Our 2013 coverage of key developments: Mercury increasing in birds downstream of Canada's oil sands.
And more from our archives.
King coal's reign ending in U.S.
Environmental Health News
Coal has been losing its grip on the United States for nearly a decade, but in 2013 a sharp shift in energy economics coupled with new regulations have further diminished coal’s clout.
In 2012, coal provided 37 percent of the nation’s electricity, down from 51 percent in 2003 and 67 percent in the mid-1950s. New England leads the way in phasing out coal. Plans were announced in October for the shutdown of the region’s largest remaining coal plant.
Utilities around the country are trying to figure out if it makes sense to keep burning coal when natural gas is so cheap. Gas prices have been steadily dropping, due largely to increased supplies obtained through fracking.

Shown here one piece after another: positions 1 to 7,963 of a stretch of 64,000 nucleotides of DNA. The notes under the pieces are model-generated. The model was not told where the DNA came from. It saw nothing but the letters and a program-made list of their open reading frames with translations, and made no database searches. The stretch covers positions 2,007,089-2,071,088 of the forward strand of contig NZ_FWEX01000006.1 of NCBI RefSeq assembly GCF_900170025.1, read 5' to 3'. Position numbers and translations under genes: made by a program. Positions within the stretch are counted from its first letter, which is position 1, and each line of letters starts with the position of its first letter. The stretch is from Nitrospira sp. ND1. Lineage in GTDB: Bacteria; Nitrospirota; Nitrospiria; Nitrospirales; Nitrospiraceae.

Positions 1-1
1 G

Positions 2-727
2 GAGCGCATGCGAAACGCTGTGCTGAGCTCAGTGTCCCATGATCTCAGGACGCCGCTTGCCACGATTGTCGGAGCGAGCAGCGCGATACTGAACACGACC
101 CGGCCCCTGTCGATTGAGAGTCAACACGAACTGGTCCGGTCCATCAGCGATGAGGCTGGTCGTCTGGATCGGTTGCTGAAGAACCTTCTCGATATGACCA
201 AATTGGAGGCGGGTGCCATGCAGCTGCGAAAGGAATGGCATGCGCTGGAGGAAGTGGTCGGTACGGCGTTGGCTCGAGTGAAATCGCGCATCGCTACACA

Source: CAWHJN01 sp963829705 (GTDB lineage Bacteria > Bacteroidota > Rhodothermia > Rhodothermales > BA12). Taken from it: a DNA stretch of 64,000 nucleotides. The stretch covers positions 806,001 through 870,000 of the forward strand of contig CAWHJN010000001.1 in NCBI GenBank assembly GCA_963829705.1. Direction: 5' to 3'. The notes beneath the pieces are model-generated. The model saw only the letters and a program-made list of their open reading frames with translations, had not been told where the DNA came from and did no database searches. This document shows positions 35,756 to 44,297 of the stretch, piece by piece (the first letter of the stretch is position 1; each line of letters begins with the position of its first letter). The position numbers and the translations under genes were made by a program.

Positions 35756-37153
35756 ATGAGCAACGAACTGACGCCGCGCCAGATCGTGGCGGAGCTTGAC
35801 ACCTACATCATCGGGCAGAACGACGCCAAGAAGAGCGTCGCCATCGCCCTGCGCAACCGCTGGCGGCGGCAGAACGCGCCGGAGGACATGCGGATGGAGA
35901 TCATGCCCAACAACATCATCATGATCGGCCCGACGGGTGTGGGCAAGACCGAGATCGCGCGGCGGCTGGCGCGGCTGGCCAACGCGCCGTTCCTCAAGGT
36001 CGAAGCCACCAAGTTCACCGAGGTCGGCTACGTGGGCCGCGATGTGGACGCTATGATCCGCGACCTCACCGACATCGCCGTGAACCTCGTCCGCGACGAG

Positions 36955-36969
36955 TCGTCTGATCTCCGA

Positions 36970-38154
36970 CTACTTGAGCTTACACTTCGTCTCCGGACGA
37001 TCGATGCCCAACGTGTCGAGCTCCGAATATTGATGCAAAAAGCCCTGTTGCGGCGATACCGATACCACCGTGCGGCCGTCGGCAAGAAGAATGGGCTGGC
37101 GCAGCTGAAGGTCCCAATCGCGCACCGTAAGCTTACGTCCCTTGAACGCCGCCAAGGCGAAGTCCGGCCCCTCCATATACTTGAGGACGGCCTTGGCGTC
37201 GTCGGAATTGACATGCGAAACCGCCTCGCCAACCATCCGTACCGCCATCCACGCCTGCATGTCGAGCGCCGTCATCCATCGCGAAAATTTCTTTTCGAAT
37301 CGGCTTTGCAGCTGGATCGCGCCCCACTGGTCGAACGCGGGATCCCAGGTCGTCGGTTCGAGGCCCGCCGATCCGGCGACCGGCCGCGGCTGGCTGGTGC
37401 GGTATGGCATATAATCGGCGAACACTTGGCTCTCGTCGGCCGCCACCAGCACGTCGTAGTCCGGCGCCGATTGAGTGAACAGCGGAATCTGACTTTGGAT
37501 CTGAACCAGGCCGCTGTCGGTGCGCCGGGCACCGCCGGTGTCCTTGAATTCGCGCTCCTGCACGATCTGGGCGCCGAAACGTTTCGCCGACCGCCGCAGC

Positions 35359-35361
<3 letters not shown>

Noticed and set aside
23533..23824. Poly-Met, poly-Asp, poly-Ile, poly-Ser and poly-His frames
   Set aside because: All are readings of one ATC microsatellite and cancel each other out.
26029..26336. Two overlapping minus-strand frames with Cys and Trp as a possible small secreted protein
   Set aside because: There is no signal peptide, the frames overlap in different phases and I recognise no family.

Even in coal country, the outlook for coal is bleak. The nation’s largest public utility, the Tennessee Valley Authority, announced it would close eight coal plants in Alabama and Kentucky over the next few years.
The cost of burning coal also is rising as U.S. plants prepare to meet new 2015 pollution standards for mercury and other toxic air emissions. Already, 51 plants in 31 states have requested one-year extensions for costly emission-control upgrades.
New coal plants also may face more hurdles if the Obama administration presses ahead with the nation’s first carbon limits on power companies. The Environmental Protection Agency announced in September that it would propose rules requiring new coal plants to nearly match the carbon footprint of gas-fired burners, which no coal plant can do now.
But the coal industry isn’t giving up just yet. Last month, the Supreme Court began reviewing a new federal rule for air pollution that drifts across state lines, while an appeals court is hearing two challenges to the mercury and air toxics standards. Both rulings will have important implications for coal power generation and public health in 2014 and beyond.
Our 2013 coverage of key developments: Coal's slipping grip: New England, virtually coal-free, leads the way, Death of a Georgia coal plant.
And more from our archives.